The aim of this paper is to appraise the ability of the oxidation of riverine organic matter in the control of limestone dissolution, in a karst network. Biogeochemical processes during infiltration of river water into an alluvial aquifer have already been described for an average flow velocity of 4-5 m d(-1) (Jacobs, L. A., von Gunten, H. R., Keil, R, and Kuslys, M. (1988) Geochemical changes along a river-groundwater infiltration flow path: Glattfelden, Switzerland. Geochim. Cosmochim. Acta 52, 2693-2706; Von Gunten, H. R., Karametaxas, G., Krahenbuhl, U., Kuslys, M., Giovanoli R., Hoehn E. and Keil R. (1991) Seasonal biogeochemical cycles in riverborne groundwater. Geochim. Cosmochim. Acta 55, 3597-3609; Bourg, A. C. M. and Bertin, C. (1993) Quantitative appraisal of biogeochemical chemical processes during the infiltration of river water into an alluvial aquifer. Environ. Sci. Technol. 27, 661-666). Karstic drainage networks, such as in the River Loire-Val d'Orleans hydrologic system (Fig. 1), make possible flow velocities up to 200 m h(-1 a) and provide convenient access to different water samples several tens of km apart, at both extremities of the hydrologic unit (Chery, J.-L. (1983) Etude hydrochimique d'un aquifere karstique alimente par perte de cours d'eau (la Loire): Le systeme des calcaires de Beauce sous le val d'Orleans. These, Universite d'Orleans; Livrozet, E. (1984) Influence des apports de la Loire sur la qualite bacteriologique et chimique de l'aquifere karstique du val d'Orleans. These, Universite d'Orleans). Recharge of the karstic aquifer occurs principally from influent waters from stream sinks, either through coarse alluvial deposits or directly from outcrops of the regional limestone bedrock (Calcaires de Beauce). Recharge by seepage waters From the local catchment basin is small (Zunino, C., Bonnet, M. and Lelong, F. (1980) Le Val d'Orleans: un exemple d'aquifere a alimentation laterale. C. R. somm. Soc. Geol. Fr. 5, 195-199; Gonzalez R. (1992) Etude de l'organisation et evaluation des echanges entre la Loire moyenne et l'aquifere des calcaires de Beauce. These, Universite d'Orleans) and negligible in summer. This karstic hydrologic: system is the largest in France in terms of flow (tens to hundreds of m(3)/s) and provides the main water resource of the city of Orleans. Chemical compositions of influent waters (River Loire) and effluent waters (spring of the river Loiret) were compared, in particular during floods in summer 1992 and 1993 (Figs 2-4). Variation of chloride in the River Loire during the stream rise can be used as an environmental tracer of the underground flow (Fig. 2). Short transit times of about 3 days are detectable (Fig, 2) which are consistent with earlier estimations obtained with chemical tracers (Ref. in Chery, J.-L. (1983) These, Universite d'Orleans). Depending on the hydrological regime of the river, organic carbon discharge ranges between 3-7 and 2-13 mg/l for dissolved and particulate matter respectively (Fig. 3). Eutrophic characteristics and high algal biomasses are found in the River Loire during low water (Lair, N. and Sargos, D. (1993) A 10 year study at four sites of the middle course of the River Loire. I - Patterns of change in hydrological, physical and chemical variables in relation to algal biomass. Hudroecol. Appl. 5, 1-27) together with more organic carbon rich suspended particulate matter than during floods (30-40 C-org % dry weight versus 5-10%). Amounts of total organic carbon and dissolved oxygen (Fig. 3) dramatically decrease during the underground transport, whereas conversely, dissolved calcium, alkalinity and inorganic carbon increase (Fig. 4). Anoxia of outflows map start in April. Dissolution of calcium carbonates along the influent path outweighs closed system calcite equilibrium of inflow river waters (Table 3). The impact of organic matter oxidation on calcite dissolution may be traced by variations of alkalinity and total carbonates in water. Following, Jacobs, L. A., von Gunten, H. R., Keil, R. and Kuslys, M. (1988) Geochemical changes along a river-groundwater infiltration flow path: Glattfelden, Switzerland. Geochim. Cosmochim. Acta 52, 2693-2706), results are shown graphically (Fig. 5). Extent of reactions is controlled by the consumption of dissolved O-2 and nitrate for organic matter oxidation and by the release of Ca2 for calcite dissolution (Table 2). The karstic network is considered to behave like a biological reactor not exchanging with the atmosphere, with steady inhabitant microbial communities (Mariotti A., Landreau A, and Simon B. (1988) N-15 isotope biogeochemisrry and natural denitrification process in groundwater: Application to the chalk aquifer of northern France. Geochim. Cosmochim. Acta 52, 1869-1878; Gounot, A.-M. (1991) Ecologie microbienne des eaux ei des sediments souterrains. Hydrogeologie, 239-248). Thus, energy requirements only are considered, not carbon assimilation. Moreover, there is no necessity to invoke any delay for nitrification enhancement, as observed elsewhere, after waste water discharge into the river (Chesterikoff, A., Garban, B., Billen, G. and Poulin, M. (1992) Inorganic nitrogen dynamics in the River Seine downstream from Paris (France). Biogeochem. 17, 147-164). Main microbial processes are assumed to be aerobic respiration, nitrification and denitrification. Reactions with iron and manganese, real but not quantitatively important, were neglected. Sulphate reduction and methane formation, certainly not active, were not considered. Denitrification, which is suggested by low nitrate and ammonium concentrations and anoxia in the outflow, is known to be rapid enough to be achieved in a short time (Dupain, S. (1992) Denitrification biologique heterotrophe appliquee au traitement des eaux d'alimentation: Conditions de fonclionnement et mise au point d'un procede. These, Universite Claude Bernard, Lyon). Reaction are somewhat arbitrary but conform to general acceptance (Morel, M. M. and Hering, J. G. (1993) Principles and Applications of Aquatic Chemistry. Wiley, New York). Anaerobic ammonium oxidation (Mulder A., van de Graaf, A. A., Robertson, L: A. and Kuenen, J. G. (1995) Anaerobic ammonium oxidation discovered in a denitrifying fluidized bed reactor. FEMS Microbiol. Ecol. 16, 177-184). although possible, was not considered. In fact, C/N ratio of the reactive organic matter has only mild repercussions on the results; i.e. in the same range as the analytical errors for alkalinity and total carbonates. The objective was simply to roughly confront characteristics of outflowing waters and the calculation. Respective roles of aerobes and denitrifiers, for instance, are not certain. Several periods during low water or floods were selected with various ranges for calcium dissolution or nitrate and oxygen concentrations. The result is that in most cases simulation and data are in reasonable accordance (Fig. 5). Amounts of organic matter in River Loire are generally sufficient to sustain the process (Table 3. Particulate organic matter is probably the most reactive. The balance of oxidation of organic matter indicates that about 65 mu g C-org/l.h are oxidized during the transport without much variation with the river regime or organic discharge. It is concluded that limestone dissolution is directly dependent on organic matter oxidation, but variation occurs (7-29 mg CuCO3/l) with the level of bases that can be neutralized in the River Loire water. (C) 1998 Elsevier Science Ltd. All rights reserved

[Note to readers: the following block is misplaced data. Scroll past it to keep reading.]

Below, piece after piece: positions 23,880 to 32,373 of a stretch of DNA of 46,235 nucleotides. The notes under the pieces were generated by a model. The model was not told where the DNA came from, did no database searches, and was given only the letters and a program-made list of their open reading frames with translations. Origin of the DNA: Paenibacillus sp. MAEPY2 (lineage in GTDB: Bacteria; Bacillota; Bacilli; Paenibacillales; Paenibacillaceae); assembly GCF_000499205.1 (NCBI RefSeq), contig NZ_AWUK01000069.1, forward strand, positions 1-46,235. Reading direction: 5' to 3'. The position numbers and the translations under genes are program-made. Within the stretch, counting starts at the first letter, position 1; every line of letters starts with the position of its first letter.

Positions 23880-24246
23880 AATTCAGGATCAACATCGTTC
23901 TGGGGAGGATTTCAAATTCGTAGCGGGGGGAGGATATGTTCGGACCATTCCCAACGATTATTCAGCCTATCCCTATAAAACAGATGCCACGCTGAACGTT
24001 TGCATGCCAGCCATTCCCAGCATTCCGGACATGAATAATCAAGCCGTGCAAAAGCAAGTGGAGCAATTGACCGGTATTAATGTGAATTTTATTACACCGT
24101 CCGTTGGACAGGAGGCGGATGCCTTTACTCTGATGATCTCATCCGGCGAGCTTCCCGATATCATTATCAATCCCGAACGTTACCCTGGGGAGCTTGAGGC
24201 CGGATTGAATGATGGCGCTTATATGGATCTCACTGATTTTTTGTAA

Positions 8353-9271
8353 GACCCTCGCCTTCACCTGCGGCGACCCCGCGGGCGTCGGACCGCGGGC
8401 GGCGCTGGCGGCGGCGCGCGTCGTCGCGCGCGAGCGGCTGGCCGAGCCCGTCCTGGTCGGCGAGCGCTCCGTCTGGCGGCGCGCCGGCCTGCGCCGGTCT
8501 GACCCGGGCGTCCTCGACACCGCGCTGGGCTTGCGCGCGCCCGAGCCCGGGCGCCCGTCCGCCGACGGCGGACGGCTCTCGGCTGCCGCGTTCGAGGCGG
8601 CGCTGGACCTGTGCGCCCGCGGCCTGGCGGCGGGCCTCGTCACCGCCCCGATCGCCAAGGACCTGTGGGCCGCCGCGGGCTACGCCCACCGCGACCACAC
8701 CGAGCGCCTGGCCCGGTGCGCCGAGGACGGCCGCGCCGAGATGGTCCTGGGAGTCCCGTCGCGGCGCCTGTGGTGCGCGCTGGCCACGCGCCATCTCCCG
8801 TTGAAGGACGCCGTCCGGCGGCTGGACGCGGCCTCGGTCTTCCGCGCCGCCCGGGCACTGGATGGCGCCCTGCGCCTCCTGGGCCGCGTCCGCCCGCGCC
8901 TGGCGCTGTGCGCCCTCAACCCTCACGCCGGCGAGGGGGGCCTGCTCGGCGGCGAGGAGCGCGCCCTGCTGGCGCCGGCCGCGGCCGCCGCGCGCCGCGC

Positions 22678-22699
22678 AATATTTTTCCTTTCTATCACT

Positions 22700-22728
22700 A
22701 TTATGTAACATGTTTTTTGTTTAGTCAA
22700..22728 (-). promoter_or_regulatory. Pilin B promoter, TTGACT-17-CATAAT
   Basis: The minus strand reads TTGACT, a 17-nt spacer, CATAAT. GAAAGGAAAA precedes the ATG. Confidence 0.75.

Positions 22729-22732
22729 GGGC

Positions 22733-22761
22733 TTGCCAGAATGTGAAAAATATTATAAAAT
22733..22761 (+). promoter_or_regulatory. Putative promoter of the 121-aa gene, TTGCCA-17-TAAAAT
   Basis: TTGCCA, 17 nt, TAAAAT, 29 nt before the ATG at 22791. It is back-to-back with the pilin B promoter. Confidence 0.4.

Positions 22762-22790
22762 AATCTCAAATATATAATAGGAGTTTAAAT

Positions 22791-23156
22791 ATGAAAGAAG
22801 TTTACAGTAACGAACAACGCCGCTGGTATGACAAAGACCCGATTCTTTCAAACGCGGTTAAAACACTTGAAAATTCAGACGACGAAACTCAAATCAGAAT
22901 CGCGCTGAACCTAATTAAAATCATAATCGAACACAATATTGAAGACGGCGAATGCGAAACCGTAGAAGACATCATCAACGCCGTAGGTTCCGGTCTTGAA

Les stalagmites : archives environnementales et climatiques haute rsolution, prsentation des protocoles dtudes et premiers rsultats sur des splothmes du Vercors, 1999, Perrette, Yves